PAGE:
Velocity and Reflectivity variations of Overpressured Jurassic Sandstones in the Norwegian Sea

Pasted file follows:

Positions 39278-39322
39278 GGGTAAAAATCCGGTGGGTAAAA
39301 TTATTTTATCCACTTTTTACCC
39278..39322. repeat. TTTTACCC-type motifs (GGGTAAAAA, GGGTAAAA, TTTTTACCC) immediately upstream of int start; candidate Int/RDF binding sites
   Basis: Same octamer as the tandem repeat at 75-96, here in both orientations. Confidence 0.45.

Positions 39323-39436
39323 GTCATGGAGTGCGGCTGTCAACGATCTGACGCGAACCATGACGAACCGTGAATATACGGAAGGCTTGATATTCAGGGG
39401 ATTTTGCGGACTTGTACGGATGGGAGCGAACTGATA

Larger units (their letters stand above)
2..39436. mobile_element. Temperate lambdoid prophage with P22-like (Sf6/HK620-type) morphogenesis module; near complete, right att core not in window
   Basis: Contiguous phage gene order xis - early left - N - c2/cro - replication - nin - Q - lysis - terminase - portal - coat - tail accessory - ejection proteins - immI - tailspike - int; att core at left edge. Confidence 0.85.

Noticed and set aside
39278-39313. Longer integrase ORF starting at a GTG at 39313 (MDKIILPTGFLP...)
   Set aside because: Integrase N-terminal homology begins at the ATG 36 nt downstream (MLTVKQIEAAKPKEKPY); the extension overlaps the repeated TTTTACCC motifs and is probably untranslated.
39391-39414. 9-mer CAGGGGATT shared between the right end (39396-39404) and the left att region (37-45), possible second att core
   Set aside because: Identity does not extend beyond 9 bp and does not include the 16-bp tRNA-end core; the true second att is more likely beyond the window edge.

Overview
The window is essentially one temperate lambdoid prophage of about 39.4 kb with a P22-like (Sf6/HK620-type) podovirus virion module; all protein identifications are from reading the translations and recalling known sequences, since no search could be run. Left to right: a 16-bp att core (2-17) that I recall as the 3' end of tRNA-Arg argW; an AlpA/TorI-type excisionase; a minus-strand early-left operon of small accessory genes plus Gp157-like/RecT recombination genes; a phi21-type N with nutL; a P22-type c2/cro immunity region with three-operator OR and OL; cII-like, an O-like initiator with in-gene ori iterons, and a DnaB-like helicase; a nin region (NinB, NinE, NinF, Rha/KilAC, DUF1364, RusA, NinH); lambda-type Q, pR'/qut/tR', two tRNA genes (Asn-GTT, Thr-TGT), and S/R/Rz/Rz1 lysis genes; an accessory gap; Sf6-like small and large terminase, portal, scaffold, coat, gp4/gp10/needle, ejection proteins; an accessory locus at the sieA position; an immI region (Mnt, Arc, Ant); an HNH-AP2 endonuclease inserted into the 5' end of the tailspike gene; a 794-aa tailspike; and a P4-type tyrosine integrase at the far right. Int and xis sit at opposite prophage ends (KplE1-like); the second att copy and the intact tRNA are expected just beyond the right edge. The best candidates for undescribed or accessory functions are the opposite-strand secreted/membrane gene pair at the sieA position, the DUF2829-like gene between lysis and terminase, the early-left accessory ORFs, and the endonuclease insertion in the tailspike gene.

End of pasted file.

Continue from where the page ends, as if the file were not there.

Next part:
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The Garn Formation is one of the reservoir sands amongst the Jurassic Sandstones in the Norwegian-Sea. The pore-pressure and its influence on the rock properties within the Haltenbanken province in the Norwegian-Sea has been studied very well over the years. This work uses the Eberhart-Phillips model to study the stress sensitivity and its impact on the velocity and reflectivity variations within brine-saturated Sandstone within the Haltenbanken province in the Norwegian-Sea using Garn Formation as the target Formation. Dataset of six different wells at different in-situ differential stress conditions was selected for this work. The validity of the Eberhart-Phillips model in predicting the velocity variations as a factor of porosity, clay content and the differential (effective) stress was investigated. The results show that the standard Eberhart-Phillips is a good model for brine saturated Garn Formation within the selected Wells and can potentially predict the velocity variations within the brine saturated Garn Formation in this study. AVO modelling of the single interface 1D and the layered 1D model was used to look at the reflectivity variations with angles (offset) of the brine saturated Garn Formation in one of the Wells selected (Well 6505/12-1). The essence was to investigate and differentiate between lithology and overpressure effects on AVO response. The single interface 1D AVO modelling predicts that the effects of lithology was more than the effect of overpressure on reflectivity at the near (0° to 30°) and far (30° to 40°) angles (offsets) while the effects of overpressure on reflectivity could be possibly detected at the ultra-far (above 40°) angles (offsets). In the layered 1D AVO modelling, the lithology effect on the AVO response (reflectivity with offset) was more than the overpressure effect on reflectivity too. Hence, it is difficult to detect the effects of overpressure within the brine-saturated Garn Formation.